Creating a perennial meadow garden is immensely rewarding. These gardens burst to life year after year, requiring less maintenance and watering than traditional gardens. They attract pollinators, providing a haven for wildlife. Their ever-changing colours and textures offer a visual feast and a sense of connection to nature. It’s a sustainable, low-effort way to enjoy beauty and biodiversity in your own backyard.
Soil preparation. Weed control is more important in a perennial meadow as it is slower to establish and is not cultivated at the end of the season, which provides more opportunity for weeds to take hold. Methods include treating the area with a herbicide (not our favourite option), solarizing the weeds with black plastic under hot sun, or growing a dense cover crop such as buckwheat the year prior to establishing your meadow if you have patience, which is our advised way to go.
Planting can happen after you are confident the bank of weed seeds is under control. A perennial planting
can happen in the fall between September to December, as many perennial seeds require cold exposure to germinate. Like annual meadows, mixing 10:1 with dry sand or sawdust to seed to ensure even distribution is a good idea. Rake your seeds to even them out and ensure soil contact, then put down a light layer of straw to ensure the seeds stay in place over the winter (one bale per 1,000 sq ft).
Year 1 after planting is disappointing. Prepare yourself for that. Perennials can take a while to grow from seed; in the beginning, it will be difficult to differentiate your precious wildflowers from weeds. Mid-summer, it is safe to mow at 4-6” to get the weeds under control, as most of your wildflowers will not be blooming anyway.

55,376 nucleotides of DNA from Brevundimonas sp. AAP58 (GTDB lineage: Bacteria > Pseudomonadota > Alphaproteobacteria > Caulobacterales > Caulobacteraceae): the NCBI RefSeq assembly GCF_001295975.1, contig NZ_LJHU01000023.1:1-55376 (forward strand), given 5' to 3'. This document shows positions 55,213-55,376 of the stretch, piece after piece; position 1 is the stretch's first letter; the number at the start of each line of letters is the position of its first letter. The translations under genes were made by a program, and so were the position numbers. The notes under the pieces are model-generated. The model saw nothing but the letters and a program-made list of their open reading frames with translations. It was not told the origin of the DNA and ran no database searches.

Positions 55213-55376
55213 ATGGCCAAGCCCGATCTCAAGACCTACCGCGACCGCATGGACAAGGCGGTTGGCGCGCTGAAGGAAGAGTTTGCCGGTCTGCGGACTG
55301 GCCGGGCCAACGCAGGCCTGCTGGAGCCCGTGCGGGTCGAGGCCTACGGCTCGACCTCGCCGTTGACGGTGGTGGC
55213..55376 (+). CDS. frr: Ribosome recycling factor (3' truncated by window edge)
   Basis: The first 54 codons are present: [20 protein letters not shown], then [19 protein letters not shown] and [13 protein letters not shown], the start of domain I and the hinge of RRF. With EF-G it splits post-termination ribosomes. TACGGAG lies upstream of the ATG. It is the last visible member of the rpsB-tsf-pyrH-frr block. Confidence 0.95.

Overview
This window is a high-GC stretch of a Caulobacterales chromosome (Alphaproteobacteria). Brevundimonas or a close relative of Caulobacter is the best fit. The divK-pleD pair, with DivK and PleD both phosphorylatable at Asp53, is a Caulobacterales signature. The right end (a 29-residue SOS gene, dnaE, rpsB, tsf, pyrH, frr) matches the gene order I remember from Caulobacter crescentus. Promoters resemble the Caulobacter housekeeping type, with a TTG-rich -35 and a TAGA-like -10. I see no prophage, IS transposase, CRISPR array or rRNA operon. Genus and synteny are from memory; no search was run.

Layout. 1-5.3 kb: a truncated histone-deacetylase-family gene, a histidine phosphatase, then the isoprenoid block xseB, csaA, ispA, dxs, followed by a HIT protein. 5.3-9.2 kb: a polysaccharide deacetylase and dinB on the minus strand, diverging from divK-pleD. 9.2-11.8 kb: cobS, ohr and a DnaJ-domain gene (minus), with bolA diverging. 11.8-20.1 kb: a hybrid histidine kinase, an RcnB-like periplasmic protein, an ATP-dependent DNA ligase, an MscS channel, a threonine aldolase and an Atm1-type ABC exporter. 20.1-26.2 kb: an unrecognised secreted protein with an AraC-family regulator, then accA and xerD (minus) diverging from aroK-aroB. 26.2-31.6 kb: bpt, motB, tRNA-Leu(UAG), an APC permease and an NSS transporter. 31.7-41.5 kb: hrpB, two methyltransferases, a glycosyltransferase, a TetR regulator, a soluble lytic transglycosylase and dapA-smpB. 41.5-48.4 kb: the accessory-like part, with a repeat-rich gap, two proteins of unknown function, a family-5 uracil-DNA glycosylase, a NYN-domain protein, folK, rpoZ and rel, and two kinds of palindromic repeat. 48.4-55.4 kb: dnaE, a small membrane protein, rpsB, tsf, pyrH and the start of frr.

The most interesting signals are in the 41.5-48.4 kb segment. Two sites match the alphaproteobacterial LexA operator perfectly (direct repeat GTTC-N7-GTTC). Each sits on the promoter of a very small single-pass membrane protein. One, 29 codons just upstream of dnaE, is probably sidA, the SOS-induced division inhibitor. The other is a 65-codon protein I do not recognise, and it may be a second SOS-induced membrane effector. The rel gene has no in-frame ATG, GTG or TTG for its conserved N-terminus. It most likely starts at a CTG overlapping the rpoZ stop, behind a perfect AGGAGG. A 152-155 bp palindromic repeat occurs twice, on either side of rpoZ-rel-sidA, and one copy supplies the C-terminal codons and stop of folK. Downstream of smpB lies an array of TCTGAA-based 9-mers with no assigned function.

Year 2 will be easier as the wildflowers will fill in more quickly in the spring, and you might even get to enjoy some blooms if you have included coreopsis, columbine, and blackeye Susan in your mix.
Year 3 and beyond is a matter of kicking back and enjoying as the various plants within the mix find their favoured place year after year. Remove any woody shrubs, such as sumac, which might establish themselves and take over, but try to disturb the soil as little as possible as you will likely create openings for new weeds. Annual mowing is not necessary, but every other year at 6-8” or higher in the spring is useful to keep woody species under control. Try not to overdo it, as your perennial meadow will become a habitat to a host of ground-dwelling wildlife, and consider mowing only a section each year.
Top Perennials to Grow in Your Meadow Garden
Care for Your Meadow Garden
The preparation of the ground for a meadow is essential. Be sure to remove all the weeds before you sow your meadow and pull the roots of perennial weeds like twitch grass and Canada Thistle. Add a layer of at least 6 cm of 70% compost and 30% sand mixed.
Rake smooth. Mix your flower seeds with sand or vermiculite to help distribute them evenly when sowing.
Sow seeds as evenly as possible and rake them smoothly but lightly using a hard rake.
Roll with a lawn roller 1/3 filled with water, or for smaller areas, step on the sown area with flat-soled shoes.
Water thoroughly, as you would when establishing a new lawn from seed. Once germination and new growth have occurred, pull back on the watering until your new meadow can “stand on its own feet” and endure the heat and dryness of summer.
Do not fertilize perennial meadows especially. The beauty of flowering meadows is that they are low input, in particular native flowers, which are adapted to the soils they are planted into. Adding fertilizer is a waste which will only contribute to leggy growth and the promotion of grasses.
Mark Cullen is an expert gardener, author, broadcaster and tree advocate
and holds the Order of Canada. His son, Ben, is a fourth-generation
urban gardener and a graduate of the University of Guelph and Dalhousie
University in Halifax. Follow them at markcullen.com, @MarkCullen4
(Twitter) and @markcullengardening (Facebook) and look for their latest book, Escape to Reality.
Follow them at markcullen.com, @MarkCullen4, facebook.com/markcullengardening and biweekly on Global TV’s national morning show, The Morning Show.